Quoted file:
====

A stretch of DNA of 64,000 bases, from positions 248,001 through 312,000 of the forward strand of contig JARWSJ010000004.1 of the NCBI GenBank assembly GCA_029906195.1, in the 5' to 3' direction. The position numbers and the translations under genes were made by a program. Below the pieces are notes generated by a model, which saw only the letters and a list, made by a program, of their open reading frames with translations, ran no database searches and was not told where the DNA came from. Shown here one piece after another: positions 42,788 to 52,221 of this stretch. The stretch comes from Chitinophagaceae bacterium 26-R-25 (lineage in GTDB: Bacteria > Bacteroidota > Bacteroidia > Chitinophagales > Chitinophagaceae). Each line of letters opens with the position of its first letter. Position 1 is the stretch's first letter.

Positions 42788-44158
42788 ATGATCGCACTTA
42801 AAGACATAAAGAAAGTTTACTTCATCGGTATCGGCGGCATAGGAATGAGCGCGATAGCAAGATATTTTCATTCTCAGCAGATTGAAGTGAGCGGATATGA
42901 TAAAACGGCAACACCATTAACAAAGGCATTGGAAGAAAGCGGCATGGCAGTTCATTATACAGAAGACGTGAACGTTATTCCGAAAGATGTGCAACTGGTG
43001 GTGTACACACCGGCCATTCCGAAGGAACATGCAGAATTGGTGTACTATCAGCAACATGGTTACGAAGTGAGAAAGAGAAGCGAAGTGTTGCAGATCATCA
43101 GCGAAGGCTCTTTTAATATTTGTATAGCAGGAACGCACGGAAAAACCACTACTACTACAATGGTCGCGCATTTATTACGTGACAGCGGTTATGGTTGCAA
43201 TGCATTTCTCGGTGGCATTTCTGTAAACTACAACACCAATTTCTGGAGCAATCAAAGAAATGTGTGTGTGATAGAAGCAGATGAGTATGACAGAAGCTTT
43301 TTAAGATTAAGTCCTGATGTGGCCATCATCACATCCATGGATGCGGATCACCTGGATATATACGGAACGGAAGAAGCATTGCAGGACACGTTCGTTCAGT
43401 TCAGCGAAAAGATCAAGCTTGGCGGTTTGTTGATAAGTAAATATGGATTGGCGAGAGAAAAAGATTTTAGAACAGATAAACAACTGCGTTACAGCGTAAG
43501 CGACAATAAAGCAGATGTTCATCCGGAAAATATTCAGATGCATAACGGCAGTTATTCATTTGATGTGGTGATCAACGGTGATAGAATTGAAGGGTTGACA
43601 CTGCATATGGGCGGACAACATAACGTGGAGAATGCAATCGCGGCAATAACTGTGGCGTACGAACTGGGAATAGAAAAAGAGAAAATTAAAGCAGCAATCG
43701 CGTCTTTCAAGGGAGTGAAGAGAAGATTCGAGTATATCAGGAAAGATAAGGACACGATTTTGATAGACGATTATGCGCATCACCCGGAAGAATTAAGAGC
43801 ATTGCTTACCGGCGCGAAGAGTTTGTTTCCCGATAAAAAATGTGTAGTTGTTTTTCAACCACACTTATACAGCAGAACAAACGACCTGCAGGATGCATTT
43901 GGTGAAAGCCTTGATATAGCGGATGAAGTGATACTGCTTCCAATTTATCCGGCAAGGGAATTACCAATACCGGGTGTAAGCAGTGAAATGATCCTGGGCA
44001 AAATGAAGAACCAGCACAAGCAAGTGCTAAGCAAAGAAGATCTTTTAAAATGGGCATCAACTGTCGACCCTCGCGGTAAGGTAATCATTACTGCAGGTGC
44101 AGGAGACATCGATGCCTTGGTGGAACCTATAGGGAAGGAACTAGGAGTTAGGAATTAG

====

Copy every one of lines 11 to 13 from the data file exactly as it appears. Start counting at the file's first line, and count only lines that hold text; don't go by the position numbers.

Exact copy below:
43501 CGACAATAAAGCAGATGTTCATCCGGAAAATATTCAGATGCATAACGGCAGTTATTCATTTGATGTGGTGATCAACGGTGATAGAATTGAAGGGTTGACA
43601 CTGCATATGGGCGGACAACATAACGTGGAGAATGCAATCGCGGCAATAACTGTGGCGTACGAACTGGGAATAGAAAAAGAGAAAATTAAAGCAGCAATCG
43701 CGTCTTTCAAGGGAGTGAAGAGAAGATTCGAGTATATCAGGAAAGATAAGGACACGATTTTGATAGACGATTATGCGCATCACCCGGAAGAATTAAGAGC